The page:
Folate


 

Folate, or Folic Acid, is a type of B Vitamin. It helps to:

  • make DNA
  • repair DNA
  • produce red blood cells (RBCs)


If you don’t have enough folate in your diet, you may end up with a folate deficiency. Certain drinks and foods, such as citrus juices and dark green vegetables, are particularly good sources of folate. Not eating enough folate can lead to a deficiency in just a few weeks. Deficiency may also occur if you have a disease or genetic mutation that prevents your body from absorbing or converting folate to its usable form.

Folate deficiency can cause anemia. Anemia is a condition in which you have too few RBCs. Anemia can deprive your tissues of oxygen it needs because RBCs carry the oxygen. This may affect their function.

Folate is particularly important in women of childbearing age. A folate deficiency during pregnancy can lead to birth defects. Most people get enough folate from food. Many foods now have additional folate to prevent deficiency. Nevertheless, supplements are recommended for women who may become pregnant. For more information on this, check out Oh, Baby! Prenatal Vitamins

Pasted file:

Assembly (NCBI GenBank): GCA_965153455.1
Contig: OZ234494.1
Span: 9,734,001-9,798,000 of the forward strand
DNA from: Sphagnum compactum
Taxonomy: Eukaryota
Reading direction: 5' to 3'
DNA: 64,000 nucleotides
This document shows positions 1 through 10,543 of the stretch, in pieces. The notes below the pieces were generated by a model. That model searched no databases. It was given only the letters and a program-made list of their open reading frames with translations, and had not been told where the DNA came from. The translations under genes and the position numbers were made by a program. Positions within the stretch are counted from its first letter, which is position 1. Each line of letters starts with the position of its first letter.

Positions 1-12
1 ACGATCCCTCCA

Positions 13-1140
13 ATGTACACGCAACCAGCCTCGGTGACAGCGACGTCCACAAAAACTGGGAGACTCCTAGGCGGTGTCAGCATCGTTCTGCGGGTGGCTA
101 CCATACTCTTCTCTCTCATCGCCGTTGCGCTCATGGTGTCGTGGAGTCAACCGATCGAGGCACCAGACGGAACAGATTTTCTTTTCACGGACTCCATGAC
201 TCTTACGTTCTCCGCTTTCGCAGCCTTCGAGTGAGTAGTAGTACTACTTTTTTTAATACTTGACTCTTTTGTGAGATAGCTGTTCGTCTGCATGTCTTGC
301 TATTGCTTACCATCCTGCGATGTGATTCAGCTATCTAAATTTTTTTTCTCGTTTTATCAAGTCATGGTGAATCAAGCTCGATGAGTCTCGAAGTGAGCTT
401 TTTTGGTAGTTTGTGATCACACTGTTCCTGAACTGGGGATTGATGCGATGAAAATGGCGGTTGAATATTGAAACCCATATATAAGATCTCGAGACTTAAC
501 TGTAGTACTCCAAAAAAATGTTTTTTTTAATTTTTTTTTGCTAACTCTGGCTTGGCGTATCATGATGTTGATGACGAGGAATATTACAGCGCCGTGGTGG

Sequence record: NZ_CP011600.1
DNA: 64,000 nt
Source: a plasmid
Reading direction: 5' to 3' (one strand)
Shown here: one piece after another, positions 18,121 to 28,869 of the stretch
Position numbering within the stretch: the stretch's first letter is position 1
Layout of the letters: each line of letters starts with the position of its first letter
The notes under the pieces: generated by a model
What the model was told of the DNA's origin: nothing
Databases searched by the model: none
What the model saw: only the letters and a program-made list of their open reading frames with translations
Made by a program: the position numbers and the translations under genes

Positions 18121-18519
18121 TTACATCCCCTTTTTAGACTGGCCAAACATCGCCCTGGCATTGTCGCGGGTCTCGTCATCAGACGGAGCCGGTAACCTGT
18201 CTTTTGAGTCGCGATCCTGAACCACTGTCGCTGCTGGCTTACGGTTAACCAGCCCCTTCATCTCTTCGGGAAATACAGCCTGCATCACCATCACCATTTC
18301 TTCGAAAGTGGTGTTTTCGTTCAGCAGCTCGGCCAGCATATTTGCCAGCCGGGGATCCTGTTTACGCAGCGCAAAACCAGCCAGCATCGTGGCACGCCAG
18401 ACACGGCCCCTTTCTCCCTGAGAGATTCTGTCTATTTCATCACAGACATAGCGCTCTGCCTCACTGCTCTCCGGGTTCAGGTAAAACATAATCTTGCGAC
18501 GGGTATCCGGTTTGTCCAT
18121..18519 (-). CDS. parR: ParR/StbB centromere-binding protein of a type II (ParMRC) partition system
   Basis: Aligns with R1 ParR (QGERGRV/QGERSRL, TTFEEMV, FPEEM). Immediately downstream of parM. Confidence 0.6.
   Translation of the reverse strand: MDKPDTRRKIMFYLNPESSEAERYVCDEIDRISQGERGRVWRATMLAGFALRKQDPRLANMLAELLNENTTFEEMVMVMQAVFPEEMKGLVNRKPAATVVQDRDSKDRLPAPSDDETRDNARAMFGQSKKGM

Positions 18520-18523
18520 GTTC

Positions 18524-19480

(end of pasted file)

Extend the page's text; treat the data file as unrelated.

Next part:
Here are some great ways to get folate from food:

  • Fortified Breakfast Cereal
  • Black-eyes peas
  • Orange juice
  • Asparagus
  • Greens (collard, turnip, kale, mustard)
  • Pineapple juice
  • Liver, organ meats
  • Brussel sprout
  • Avocado
  • Cauliflower
  • Spinach


Vegetables should be eaten raw or cooked briefly in a small amount of water.